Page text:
If she lives, this will be how: moment to moment, task by task, left foot then right, breathing in then out. An eternal present in which every sound is loud. This is something she should be good at, if anyone can be. For four years she has practiced pretending that everything is fine, that she is what she seems to be.

Ben, who has been listening to the broadcast, who has heard the honey-voiced announcement, says from the table, “That’s sad. Don’t we have a couple of his recordings?”

“I think so. Chicago Symphony playing Brahms’s Double Concerto and some other stuff.” Suzanne presses her voice flat, passing for normal. “I played under him in St. Louis that time, right before I moved to the quartet.”

“Why is death always sad?” Petra says. “I mean, wasn’t he a total asshole, even for a conductor?”

“I kind of liked him.” Suzanne shakes water loose from the greens, tries to dry her hands on the oily dishcloth.
Moment by moment, left foot, right foot, breathe
. “Can you clear the table after the next round of turns? Dinner’s almost ready.” She breathes in and out again, short on oxygen, lungs shallow and on the edge of panic. “Such as it is.” A sputtered almost joke.

While Petra and Adele pack away the game, Ben sets out white plates. His form contradicts the domestic setting: his strong forearms bared by rolled-up sleeves, flexing as he folds the cheap paper napkins on the diagonal.

Adele signs something, and Petra interprets for Ben: “She says she’s never seen you do that before—fold the napkins. Usually you just toss them out. She says they look like sails.”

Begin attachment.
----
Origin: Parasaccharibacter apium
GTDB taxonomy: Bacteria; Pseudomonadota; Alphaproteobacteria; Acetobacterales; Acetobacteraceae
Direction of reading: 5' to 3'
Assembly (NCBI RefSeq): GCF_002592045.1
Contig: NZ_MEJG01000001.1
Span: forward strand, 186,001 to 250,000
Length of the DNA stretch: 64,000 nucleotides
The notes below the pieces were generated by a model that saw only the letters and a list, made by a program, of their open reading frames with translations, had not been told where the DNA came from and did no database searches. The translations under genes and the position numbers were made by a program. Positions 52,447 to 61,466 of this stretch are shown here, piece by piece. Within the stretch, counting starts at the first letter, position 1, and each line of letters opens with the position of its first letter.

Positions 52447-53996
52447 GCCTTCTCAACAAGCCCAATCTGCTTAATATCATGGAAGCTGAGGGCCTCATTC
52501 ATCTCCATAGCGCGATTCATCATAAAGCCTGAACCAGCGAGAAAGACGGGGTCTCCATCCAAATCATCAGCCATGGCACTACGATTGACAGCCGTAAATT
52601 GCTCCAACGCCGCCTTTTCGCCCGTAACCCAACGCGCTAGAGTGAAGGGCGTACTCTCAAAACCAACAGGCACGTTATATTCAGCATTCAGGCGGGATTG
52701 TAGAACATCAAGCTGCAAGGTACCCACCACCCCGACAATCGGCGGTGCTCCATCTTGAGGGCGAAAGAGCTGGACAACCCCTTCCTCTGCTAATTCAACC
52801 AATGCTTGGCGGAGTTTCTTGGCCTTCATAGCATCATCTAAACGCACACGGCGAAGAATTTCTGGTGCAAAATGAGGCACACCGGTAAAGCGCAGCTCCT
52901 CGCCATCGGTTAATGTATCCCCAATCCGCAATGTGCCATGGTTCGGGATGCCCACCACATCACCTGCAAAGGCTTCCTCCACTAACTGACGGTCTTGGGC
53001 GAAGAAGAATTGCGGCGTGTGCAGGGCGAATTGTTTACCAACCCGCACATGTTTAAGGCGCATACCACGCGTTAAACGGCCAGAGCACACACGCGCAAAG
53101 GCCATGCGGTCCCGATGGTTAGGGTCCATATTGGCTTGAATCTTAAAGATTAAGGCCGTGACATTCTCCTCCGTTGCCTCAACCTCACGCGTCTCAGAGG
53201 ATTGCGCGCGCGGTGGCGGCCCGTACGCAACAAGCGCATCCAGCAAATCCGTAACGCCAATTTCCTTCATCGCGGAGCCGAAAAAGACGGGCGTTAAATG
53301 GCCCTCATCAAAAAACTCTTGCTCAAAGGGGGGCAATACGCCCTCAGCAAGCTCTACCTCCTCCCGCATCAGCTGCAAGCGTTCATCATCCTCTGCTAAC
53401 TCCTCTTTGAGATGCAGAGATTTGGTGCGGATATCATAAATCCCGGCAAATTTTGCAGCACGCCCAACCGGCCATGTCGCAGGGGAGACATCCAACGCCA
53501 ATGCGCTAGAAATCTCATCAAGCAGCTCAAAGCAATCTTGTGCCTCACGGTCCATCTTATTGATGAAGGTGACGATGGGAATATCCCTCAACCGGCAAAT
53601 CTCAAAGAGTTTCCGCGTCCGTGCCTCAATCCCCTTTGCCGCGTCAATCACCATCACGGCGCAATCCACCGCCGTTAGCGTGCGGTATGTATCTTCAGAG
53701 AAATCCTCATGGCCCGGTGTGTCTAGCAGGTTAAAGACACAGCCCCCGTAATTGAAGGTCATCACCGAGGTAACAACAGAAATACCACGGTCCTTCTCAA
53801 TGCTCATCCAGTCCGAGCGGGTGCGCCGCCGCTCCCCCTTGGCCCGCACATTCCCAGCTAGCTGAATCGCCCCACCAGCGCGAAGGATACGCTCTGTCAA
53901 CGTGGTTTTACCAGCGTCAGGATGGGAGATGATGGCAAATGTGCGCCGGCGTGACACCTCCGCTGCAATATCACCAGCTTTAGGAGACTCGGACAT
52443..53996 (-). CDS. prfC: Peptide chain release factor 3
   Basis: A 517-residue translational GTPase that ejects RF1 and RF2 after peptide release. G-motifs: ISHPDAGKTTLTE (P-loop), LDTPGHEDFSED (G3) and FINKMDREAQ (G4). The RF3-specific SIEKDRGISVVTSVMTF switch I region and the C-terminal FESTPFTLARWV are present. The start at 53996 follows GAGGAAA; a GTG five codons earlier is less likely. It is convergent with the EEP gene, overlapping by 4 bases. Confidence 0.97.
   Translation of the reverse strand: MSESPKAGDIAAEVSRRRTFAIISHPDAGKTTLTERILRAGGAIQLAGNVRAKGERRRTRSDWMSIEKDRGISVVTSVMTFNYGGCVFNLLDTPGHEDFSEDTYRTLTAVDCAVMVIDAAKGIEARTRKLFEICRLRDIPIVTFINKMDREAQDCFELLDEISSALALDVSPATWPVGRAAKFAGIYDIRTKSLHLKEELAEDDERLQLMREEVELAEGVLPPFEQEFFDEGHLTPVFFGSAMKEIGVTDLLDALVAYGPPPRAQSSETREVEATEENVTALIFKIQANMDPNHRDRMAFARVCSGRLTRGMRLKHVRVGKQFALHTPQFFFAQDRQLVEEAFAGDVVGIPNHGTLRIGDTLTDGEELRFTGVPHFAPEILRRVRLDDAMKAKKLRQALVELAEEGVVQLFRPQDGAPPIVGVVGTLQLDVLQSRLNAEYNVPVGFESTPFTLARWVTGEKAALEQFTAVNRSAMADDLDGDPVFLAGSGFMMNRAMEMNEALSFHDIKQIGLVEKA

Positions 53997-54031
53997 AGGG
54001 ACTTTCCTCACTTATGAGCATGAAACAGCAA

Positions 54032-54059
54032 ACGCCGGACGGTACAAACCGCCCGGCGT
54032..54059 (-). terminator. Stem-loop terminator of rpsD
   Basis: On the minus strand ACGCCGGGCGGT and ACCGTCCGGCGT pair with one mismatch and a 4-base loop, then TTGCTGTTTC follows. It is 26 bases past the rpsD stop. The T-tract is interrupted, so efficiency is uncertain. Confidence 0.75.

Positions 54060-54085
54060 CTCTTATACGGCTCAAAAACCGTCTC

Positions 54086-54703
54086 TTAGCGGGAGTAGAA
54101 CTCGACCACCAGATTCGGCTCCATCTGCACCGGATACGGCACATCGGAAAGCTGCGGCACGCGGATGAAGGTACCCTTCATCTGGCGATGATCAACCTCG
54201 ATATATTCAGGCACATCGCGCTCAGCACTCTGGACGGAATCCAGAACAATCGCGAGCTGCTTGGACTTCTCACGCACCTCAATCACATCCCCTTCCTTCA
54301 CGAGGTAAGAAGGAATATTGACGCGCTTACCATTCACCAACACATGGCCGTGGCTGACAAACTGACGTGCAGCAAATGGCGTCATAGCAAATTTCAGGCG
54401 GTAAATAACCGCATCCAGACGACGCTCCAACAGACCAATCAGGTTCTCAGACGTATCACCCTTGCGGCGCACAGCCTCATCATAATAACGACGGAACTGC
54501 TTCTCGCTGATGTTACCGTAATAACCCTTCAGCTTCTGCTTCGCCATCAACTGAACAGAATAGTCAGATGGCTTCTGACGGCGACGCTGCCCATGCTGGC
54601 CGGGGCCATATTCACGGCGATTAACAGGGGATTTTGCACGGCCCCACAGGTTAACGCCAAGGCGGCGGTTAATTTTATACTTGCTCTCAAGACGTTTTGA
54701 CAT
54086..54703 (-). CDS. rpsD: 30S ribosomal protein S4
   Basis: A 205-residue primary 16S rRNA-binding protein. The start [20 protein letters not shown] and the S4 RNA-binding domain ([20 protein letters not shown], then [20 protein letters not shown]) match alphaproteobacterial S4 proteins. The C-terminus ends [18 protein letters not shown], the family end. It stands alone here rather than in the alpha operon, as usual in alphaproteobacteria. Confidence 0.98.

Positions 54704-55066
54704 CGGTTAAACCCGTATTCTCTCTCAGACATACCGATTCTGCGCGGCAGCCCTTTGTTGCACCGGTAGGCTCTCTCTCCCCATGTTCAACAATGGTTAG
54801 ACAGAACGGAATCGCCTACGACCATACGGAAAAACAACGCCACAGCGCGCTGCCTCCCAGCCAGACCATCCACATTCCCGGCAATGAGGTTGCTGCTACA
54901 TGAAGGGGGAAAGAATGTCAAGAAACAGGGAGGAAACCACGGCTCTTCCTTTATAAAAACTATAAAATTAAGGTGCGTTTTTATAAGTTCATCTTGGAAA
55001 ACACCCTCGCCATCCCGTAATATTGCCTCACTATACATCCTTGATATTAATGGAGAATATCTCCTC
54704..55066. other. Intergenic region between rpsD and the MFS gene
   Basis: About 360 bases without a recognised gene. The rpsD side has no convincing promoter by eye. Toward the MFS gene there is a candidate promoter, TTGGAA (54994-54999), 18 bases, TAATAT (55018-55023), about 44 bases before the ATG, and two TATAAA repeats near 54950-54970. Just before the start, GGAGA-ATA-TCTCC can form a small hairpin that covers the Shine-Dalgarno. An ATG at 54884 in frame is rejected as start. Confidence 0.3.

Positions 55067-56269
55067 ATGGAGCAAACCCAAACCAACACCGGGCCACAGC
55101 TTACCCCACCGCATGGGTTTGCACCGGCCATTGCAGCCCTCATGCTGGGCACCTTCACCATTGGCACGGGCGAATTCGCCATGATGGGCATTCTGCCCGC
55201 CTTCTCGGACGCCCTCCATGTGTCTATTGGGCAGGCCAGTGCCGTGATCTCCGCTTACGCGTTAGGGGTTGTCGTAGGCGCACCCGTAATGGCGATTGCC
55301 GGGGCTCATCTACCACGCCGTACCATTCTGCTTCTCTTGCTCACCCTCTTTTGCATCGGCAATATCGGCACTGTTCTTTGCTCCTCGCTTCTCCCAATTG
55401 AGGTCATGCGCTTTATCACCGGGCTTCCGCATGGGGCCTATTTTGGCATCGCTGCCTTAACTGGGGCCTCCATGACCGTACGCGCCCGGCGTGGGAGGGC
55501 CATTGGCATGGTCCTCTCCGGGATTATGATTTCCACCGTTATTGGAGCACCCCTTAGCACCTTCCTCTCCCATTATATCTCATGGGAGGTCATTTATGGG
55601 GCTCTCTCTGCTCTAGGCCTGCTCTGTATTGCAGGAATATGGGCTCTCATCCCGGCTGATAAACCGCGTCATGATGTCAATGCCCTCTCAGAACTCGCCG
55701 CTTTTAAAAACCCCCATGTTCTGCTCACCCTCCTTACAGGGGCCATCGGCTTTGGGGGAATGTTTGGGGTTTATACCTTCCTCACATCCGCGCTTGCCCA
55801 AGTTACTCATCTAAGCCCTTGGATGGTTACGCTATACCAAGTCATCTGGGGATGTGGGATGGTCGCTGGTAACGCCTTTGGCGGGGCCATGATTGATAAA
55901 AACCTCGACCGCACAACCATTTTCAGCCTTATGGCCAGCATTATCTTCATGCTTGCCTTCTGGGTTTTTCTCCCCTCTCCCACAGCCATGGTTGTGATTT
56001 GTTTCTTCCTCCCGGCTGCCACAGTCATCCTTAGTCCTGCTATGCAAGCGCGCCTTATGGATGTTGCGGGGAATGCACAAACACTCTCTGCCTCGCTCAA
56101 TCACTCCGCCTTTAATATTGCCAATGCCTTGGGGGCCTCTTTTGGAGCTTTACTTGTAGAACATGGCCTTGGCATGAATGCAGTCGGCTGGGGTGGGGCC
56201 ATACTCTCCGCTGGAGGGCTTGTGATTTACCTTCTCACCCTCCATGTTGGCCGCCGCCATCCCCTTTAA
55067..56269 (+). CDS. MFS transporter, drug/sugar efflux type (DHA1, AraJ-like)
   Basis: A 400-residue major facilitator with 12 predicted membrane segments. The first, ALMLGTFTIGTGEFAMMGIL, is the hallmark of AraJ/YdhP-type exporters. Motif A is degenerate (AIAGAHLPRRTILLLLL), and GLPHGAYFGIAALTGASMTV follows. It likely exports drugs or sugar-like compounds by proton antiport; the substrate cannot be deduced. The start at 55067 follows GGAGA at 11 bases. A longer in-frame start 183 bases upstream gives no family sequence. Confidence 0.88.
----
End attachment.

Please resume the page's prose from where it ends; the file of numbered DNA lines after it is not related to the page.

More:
Ben spells
letter by letter, but he knows the sign for
. Adele claps and makes one of her unconscious noises, a chirp of delight.

Suzanne watches them, grateful that they are safe on the ground yet also afraid of their emotional compasses, each tricky in its different way, each seeming to point at her all the time as though she is true north.

Ben’s absorption with fact and music rarely extends to interest in the breathing world, and never outside their small, odd family. It is a distance that feels studied, as though he made a decision in some formative year not to be touched by other people. He shields his emotional barometer so well that even Suzanne and Petra often take it for an absence, for some hole in the fabric of his nature, and their surprise borders on fright when he names some human truth, extracting the insight from his emotional hollow like a magician pulls a ribbon from the thin air.